In short, it’s no one aspect that makes Singin’ in the Rain the most beloved of all movie musicals.  It’s an incredible collection of individual parts that miraculously makes for something even greater their sum.  It’s amazing stars at the height of their talent, it’s a story filled with laughter and romance, it’s a collection of great songs, it’s amazing dancing, it’s a kaleidoscope of sights and sounds.  Like a soufflé, it came from the oven as absolute perfection, and like a great wine, it’s gotten even better with age.

And no matter how old the audience gets, it’s the kind of picture that makes us feel eternally young.  Happy again, indeed.

Video ****

I’ve owned three versions of this movie on disc now, and I’ve always thought it looked great.  But this new 2002 digital transfer proves that even greatness can be improved.  This Technicolor offering looks absolutely stunning; not one color is faded, not one image is distorted, not one detail is misplaced or marred.  I frankly can’t imagine this film looking any better at its 1952 premiere than it does right here.  A benchmark for classic film restoration!

Audio ****

Ah, 5.1 sound for Singin’ in the Rain…I love it!  Admittedly, the surround sound is mostly used to boost the musical numbers, but there are enough of ‘em to make this worthy of a four star rating.  These songs sound fresh and more vibrant than ever, with full open orchestrations and the voices of the leads coming across with clarity and cleanness.  The subwoofer gives the bottom end extra punch, and the overall song score gives the audio its dynamic range.  Dialogue and sound effects never falter, either.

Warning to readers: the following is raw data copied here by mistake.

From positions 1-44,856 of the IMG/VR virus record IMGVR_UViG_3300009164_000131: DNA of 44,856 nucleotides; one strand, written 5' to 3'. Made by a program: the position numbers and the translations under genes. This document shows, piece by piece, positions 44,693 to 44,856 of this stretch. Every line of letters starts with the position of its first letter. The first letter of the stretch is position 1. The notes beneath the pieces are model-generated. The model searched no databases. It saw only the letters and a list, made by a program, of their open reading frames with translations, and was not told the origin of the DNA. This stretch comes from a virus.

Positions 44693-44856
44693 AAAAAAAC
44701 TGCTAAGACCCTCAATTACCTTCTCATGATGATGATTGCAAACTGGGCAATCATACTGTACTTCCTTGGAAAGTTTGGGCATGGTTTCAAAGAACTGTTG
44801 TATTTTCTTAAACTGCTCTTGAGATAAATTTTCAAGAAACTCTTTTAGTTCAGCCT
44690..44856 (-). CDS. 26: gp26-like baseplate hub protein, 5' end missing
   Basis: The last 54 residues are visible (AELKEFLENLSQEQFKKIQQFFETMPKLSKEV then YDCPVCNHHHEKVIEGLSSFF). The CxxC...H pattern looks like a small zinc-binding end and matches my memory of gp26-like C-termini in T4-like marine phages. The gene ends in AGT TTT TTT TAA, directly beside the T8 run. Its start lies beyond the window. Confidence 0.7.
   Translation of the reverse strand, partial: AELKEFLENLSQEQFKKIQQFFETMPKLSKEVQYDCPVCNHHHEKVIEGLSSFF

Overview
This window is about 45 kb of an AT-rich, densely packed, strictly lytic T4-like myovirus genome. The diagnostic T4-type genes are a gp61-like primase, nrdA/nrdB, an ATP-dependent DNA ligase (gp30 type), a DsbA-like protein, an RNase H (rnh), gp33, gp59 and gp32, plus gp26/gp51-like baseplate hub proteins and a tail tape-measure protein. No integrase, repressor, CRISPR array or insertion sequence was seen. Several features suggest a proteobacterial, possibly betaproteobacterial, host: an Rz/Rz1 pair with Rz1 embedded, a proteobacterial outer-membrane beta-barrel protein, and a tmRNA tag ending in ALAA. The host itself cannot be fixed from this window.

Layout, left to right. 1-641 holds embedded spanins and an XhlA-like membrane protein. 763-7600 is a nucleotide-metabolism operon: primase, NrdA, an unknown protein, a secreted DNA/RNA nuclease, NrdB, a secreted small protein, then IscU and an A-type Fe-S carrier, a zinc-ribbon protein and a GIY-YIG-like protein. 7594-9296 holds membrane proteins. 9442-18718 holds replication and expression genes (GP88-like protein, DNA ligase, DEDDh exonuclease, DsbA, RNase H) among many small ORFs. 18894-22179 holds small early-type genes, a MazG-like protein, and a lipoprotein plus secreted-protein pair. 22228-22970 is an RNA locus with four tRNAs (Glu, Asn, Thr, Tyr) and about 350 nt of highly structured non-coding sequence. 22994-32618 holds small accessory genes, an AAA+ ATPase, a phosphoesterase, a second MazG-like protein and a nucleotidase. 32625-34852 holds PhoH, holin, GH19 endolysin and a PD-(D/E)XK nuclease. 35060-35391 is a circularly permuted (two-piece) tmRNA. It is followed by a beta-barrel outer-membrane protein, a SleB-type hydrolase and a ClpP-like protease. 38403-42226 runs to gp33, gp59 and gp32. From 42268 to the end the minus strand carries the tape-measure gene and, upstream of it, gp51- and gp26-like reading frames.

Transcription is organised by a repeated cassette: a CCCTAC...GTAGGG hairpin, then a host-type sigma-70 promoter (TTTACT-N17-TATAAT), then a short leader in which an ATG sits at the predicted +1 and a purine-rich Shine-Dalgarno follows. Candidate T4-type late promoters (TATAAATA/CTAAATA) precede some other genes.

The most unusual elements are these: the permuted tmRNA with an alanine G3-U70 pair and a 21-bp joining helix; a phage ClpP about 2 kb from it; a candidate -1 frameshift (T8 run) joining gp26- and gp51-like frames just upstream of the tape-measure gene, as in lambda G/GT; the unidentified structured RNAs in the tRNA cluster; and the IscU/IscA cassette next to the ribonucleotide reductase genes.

Features ****

For those who love this movie as much as I do, this double disc boasts a joyful package of extras.  The commentary track is one of the year’s best, hosted by Debbie Reynolds and featuring the recollections of writers Green and Comden, stars O’Connor, Charisse and Kath Freeman, co-director Stanley Donen, film historian Rudy Behlmer, and movie maker Baz Luhrmann.  Though not recorded at the same session, the editing is flawless and the number of participants make this a fascinating, fun track that covers the film from every angle, from those who participated in it to those who have admired it.

Disc One also features the trailer.  Disc Two contains two excellent documentaries:  the hour-and-a-half Musicals Great Musicals which highlights MGM and Arthur Freed’s glory years, and the brand new What a Glorious Feeling, with many of the commentary track’s participants on screen for you.  Both are entertaining for fans and invaluable for film students.

Freed’s songs originated in much earlier MGM films, though, and this disc also includes excerpts from those films showcasing your favorite songs as they originally played.  There are also music cues from the scoring session, Debbie Reynolds’ legendary cut number “You Are My Lucky Star”, and a stills gallery.  This is as good as it gets, friends.


I can only say in conclusion what I said starting out…what a glorious feeling.  Singin’ in the Rain is one of the crown jewels to ever emerge from the Hollywood studio system, and for its countless fans, this new special edition DVD from Warner Bros. is an absolutely dream come true.  If you own a DVD player, you have to own this disc…it’s that simple.